Global Policy Forum

Serbia’s Parliament Rejects United Nations Plan for Kosovo

Associated Press
February 14, 2007

Serbia's parliament on Wednesday overwhelmingly rejected a UN plan that would give virtual independence to the breakaway province of Kosovo. The rejection sends a strong signal that Serbia will be unlikely to compromise over its southern province, meaning a resolution to the dispute over Kosovo's final status will probably have to be imposed by the UN Security Council.

The proposal, drawn up by UN envoy Martti Ahtisaari, does not explicitly call for Kosovo's independence, but envisions granting the province its own flag, anthem, army, constitution and the right to apply for membership in international organizations. Serbian President Boris Tadic told the parliament that the plan "essentially opens the way for an independent Kosovo, which is a violation of the essential principles of the UN charter that guarantees inviolability of internationally recognized states." The plan was rejected by a vote of 255-15. Tomislav Nikolic, a leader of the ultranationalist Serbian Radical party that controls parliament, said "no one can create a new country on Serbia's territory without Serbia's consent."

But Kosovo's Prime Minister Agim Ceku said Serbia's views would have no impact on the province's future status. "What matters is what the European Union and the international community are saying, and not what Belgrade is saying," he said. Kosovo has been a UN protectorate since 1999 when NATO bombing halted former President Slobodan Milosevic's crackdown on ethnic Albanian separatists in the province. Nearly 10,000 ethnic Albanians were killed in the onslaught, and almost one million were forced to flee their homes. Belgrade has offered broad autonomy for Kosovo, which it considers the medieval cradle of its statehood. But Kosovo Albanians, which account for 90 per cent of the population, demand complete secession.

The parliamentary rejection dooms hopes of a compromise between Serbian and ethnic Albanian officials at the final round of negotiations on the plan scheduled to start in Vienna, Austria, next week. Ahtisaari plans to put the proposal before the Security Council by the end of next month. There are concerns the plan may trigger a showdown between the United States — long an advocate of an independent Kosovo — and Russia, a traditional ally of Serbia.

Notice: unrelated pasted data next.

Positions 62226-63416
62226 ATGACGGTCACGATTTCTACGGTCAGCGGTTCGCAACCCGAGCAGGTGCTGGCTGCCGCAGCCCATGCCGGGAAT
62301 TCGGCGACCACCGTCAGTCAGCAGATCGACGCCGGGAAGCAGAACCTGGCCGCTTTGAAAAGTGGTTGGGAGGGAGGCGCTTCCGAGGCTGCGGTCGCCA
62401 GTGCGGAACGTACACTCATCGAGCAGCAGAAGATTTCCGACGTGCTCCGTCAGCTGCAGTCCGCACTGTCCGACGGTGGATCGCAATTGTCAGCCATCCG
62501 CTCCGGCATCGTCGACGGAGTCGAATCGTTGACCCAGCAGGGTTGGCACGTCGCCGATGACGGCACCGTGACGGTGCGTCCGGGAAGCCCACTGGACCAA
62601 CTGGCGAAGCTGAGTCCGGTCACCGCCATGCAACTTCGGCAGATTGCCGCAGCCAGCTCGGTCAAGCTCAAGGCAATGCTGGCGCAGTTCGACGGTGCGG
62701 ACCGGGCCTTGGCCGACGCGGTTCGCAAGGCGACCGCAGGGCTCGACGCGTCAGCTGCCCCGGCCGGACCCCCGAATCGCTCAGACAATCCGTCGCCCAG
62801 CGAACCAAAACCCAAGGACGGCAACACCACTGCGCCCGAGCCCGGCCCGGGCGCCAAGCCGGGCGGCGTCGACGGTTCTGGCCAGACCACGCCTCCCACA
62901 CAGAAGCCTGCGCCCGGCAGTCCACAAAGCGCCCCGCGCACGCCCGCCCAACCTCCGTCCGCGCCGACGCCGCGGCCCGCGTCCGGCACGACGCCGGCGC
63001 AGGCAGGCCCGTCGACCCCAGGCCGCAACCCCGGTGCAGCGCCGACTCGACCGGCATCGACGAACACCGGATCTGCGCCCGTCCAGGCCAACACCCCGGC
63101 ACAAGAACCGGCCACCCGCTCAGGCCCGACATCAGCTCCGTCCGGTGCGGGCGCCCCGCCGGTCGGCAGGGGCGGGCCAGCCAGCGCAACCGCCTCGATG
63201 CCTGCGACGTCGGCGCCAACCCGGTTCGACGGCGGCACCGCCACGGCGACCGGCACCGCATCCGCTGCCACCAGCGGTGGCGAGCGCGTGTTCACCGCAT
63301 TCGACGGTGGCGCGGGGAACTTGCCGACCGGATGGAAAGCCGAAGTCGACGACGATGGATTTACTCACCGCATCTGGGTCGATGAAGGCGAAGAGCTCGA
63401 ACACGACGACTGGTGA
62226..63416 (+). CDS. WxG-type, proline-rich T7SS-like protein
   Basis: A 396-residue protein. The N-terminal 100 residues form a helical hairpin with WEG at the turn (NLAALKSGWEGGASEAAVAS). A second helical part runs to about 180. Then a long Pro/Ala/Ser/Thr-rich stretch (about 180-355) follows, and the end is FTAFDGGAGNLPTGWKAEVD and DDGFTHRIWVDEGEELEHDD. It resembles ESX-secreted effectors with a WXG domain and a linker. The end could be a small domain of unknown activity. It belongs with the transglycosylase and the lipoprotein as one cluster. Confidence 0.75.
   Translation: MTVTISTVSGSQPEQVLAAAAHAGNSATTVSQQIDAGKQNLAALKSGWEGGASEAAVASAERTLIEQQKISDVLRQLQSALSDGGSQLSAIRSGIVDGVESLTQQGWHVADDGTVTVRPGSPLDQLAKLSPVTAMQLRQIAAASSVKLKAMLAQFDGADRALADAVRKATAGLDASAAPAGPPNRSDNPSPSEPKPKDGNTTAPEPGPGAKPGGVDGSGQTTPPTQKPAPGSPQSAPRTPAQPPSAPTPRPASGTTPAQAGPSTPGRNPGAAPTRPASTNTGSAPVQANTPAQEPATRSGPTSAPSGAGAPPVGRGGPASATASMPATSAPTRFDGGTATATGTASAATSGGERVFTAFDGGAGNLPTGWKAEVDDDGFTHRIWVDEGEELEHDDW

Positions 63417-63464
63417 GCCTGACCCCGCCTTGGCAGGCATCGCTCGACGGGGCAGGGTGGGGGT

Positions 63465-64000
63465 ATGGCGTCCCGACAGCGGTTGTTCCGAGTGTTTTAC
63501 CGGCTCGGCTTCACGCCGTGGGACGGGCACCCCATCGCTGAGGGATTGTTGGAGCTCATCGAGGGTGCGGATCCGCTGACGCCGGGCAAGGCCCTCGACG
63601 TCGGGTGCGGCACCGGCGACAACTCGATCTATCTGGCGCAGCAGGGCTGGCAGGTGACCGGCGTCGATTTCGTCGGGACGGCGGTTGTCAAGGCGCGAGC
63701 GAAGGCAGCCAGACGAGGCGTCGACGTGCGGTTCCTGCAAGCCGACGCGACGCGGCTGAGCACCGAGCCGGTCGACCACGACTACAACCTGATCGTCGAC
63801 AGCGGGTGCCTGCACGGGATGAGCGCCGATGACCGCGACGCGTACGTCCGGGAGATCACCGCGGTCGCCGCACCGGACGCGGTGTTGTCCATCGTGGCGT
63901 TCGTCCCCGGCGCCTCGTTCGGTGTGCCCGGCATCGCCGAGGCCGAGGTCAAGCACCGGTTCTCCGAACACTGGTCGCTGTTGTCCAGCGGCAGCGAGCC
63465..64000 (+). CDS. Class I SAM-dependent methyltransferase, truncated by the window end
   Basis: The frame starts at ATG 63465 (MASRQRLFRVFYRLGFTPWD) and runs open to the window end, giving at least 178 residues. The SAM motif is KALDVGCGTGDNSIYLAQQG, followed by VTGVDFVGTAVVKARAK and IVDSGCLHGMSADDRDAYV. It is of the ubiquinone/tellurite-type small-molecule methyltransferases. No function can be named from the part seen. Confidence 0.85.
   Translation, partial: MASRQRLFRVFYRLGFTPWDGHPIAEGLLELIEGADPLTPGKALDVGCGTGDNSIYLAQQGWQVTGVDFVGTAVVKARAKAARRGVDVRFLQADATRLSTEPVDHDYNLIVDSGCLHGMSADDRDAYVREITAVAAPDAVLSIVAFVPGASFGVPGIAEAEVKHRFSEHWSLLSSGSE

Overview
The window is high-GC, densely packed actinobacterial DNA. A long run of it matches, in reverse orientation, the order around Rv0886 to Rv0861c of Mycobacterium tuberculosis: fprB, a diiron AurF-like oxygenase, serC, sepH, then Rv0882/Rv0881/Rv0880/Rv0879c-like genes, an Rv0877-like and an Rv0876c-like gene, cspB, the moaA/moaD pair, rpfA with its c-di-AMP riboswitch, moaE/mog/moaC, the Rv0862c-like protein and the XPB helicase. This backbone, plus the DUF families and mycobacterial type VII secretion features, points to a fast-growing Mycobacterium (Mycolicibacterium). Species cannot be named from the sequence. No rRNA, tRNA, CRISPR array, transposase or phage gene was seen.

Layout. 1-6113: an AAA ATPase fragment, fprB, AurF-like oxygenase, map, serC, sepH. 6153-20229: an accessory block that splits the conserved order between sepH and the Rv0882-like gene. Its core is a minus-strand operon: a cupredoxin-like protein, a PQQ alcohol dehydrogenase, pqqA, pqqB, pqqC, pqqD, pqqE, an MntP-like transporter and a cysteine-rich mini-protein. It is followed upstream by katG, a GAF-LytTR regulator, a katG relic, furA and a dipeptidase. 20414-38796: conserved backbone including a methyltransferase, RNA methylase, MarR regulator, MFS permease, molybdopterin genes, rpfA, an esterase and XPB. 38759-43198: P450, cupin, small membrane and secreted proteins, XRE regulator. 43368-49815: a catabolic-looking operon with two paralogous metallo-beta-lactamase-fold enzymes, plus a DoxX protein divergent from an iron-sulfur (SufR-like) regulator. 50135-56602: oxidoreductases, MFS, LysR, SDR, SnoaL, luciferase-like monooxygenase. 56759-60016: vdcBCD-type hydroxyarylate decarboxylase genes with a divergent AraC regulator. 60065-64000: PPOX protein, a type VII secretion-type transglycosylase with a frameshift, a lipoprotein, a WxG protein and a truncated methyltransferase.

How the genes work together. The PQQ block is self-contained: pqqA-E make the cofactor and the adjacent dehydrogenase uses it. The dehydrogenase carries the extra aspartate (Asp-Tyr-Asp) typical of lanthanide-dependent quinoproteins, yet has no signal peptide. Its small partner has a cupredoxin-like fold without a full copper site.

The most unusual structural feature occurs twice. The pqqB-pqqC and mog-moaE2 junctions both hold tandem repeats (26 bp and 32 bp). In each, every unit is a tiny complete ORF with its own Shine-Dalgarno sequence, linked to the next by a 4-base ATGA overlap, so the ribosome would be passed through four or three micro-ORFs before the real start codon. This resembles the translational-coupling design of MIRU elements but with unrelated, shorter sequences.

The plan would protect Serbian Orthodox Church sites and the Serbian language in the province. It would also grant the 200,000 Serbs who fled Kosovo after the war "the right to return and reclaim their property and personal possessions." On Saturday, about 3,000 ethnic Albanians broke through a security cordon and tried to march toward a government building in Pristina to protest the plan. Riot police fired rubber bullets and clashed with protesters. Two people were killed.

More Information on the Security Council
More Information on Kosovo


FAIR USE NOTICE: This page contains copyrighted material the use of which has not been specifically authorized by the copyright owner. Global Policy Forum distributes this material without profit to those who have expressed a prior interest in receiving the included information for research and educational purposes. We believe this constitutes a fair use of any such copyrighted material as provided for in 17 U.S.C § 107. If you wish to use copyrighted material from this site for purposes of your own that go beyond fair use, you must obtain permission from the copyright owner.